In Pursuit of Flash Flood Data

Tens of thousands of young people attend summer camp every year at Falls Creek in the Arbuckle Mountains near Davis, Oklahoma, with as many as 7500 people in camp at any one time. Back in 2015, Tropical Storm Bill caused a devastating flash flood that tore through the camp and isolated hundreds of campers for more than a day. It occurred at night and it was fortunate that no lives were lost.

It is because of incidents like this that I am involved in a project called Automated Non-Contact Hydrologic Observations in Rivers (ANCHOR), a component of which is to install 14 stream radar systems across the United States to detect and monitor flash floods. We installed the first system at Falls Creek Camp in March 2017.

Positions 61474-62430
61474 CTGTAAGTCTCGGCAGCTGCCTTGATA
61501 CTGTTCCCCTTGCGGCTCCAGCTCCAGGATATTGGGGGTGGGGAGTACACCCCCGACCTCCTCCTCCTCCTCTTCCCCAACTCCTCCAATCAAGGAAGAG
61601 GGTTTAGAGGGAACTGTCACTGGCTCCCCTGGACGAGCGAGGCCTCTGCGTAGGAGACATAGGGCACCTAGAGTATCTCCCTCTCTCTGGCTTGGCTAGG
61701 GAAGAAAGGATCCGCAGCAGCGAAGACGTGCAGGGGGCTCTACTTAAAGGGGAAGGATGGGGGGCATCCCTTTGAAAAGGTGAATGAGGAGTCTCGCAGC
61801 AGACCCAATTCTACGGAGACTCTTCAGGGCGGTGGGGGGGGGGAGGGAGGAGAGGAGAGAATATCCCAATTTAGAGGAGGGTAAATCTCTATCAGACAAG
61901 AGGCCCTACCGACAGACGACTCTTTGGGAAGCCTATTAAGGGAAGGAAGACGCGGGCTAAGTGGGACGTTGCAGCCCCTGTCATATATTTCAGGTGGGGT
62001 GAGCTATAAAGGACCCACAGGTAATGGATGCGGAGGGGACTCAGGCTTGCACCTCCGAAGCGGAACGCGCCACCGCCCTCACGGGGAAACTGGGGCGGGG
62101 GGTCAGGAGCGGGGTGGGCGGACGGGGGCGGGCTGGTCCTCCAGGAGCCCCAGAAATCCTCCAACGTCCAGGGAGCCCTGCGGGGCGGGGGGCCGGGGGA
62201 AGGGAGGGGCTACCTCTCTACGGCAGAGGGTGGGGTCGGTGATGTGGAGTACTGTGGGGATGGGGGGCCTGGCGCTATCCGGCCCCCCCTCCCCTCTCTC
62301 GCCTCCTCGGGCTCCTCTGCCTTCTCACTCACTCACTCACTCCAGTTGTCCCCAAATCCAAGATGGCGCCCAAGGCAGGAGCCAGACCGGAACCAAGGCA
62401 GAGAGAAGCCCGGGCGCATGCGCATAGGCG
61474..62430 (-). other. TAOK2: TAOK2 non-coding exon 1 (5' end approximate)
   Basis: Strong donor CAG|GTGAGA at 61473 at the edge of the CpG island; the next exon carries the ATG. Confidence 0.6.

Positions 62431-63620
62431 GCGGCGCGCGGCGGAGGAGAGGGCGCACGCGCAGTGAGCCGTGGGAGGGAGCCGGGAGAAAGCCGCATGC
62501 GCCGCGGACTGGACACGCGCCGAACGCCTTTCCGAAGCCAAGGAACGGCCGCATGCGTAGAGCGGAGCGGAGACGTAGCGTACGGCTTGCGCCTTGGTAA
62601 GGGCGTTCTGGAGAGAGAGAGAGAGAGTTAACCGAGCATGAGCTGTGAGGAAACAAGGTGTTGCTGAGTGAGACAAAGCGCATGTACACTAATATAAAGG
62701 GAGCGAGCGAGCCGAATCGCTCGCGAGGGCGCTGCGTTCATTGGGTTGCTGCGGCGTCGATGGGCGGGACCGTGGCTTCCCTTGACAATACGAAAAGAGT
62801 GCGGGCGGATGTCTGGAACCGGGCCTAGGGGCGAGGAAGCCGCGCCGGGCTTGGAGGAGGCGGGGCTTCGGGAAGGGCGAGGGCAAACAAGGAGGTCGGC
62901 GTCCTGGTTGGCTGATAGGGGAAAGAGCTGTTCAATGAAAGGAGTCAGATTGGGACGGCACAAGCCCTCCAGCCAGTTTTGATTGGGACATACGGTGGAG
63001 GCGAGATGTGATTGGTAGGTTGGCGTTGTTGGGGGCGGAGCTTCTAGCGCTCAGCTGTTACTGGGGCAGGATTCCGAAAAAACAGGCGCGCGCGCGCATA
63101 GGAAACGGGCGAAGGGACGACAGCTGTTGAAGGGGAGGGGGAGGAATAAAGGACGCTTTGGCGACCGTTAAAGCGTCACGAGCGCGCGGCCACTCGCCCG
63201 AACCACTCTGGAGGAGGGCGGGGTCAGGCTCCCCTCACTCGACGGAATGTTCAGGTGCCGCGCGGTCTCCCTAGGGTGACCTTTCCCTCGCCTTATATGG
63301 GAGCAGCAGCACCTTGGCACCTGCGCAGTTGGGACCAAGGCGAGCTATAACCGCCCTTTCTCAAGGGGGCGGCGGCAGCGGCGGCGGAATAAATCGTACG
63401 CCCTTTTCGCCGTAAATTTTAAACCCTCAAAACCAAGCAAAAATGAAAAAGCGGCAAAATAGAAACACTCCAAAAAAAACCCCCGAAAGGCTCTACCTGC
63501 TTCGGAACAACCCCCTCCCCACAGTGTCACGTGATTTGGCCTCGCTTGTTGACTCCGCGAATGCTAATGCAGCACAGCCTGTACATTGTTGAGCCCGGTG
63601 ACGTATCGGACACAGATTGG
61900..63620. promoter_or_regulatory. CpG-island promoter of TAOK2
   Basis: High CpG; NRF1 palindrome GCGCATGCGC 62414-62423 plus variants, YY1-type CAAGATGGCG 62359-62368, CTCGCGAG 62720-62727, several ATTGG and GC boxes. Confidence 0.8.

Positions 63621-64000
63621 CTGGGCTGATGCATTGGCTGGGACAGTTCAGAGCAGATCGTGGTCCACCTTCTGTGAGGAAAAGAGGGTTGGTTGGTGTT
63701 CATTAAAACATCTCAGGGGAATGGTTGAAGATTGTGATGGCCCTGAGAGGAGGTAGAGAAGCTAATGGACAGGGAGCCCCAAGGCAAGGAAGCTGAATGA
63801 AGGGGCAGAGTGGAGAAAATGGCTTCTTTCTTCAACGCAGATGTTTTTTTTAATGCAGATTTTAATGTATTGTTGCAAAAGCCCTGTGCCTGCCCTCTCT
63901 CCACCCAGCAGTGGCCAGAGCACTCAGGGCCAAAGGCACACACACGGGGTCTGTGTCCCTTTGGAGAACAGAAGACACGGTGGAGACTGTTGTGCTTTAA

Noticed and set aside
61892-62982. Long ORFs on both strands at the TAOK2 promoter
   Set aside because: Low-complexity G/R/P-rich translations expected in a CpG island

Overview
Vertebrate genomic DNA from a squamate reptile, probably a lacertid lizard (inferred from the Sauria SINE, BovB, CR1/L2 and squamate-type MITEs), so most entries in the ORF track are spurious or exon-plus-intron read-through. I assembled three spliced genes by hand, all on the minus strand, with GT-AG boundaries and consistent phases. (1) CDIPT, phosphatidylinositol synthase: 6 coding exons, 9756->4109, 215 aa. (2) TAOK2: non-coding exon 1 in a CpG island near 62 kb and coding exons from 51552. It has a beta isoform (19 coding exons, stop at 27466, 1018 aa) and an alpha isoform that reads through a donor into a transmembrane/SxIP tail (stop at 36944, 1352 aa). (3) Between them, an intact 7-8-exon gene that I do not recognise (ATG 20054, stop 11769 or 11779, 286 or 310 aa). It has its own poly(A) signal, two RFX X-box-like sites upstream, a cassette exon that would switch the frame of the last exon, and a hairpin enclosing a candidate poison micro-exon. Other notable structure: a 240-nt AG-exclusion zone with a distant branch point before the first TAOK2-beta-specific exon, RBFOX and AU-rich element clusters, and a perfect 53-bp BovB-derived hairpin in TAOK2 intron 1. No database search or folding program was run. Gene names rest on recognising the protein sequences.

On the evening of 19 May, less than two months after the initial installation, the data logger, which is programmed to send automated alerts when river speed and volume exceeds particular levels, sent a text message indicating that conditions were rapidly deteriorating.

In fact, the river rose from 2 to 12 feet in about an hour. I spent the remainder of the evening communicating with the camp leader and was relieved to receive the final text message: “Thank you. All are well.”



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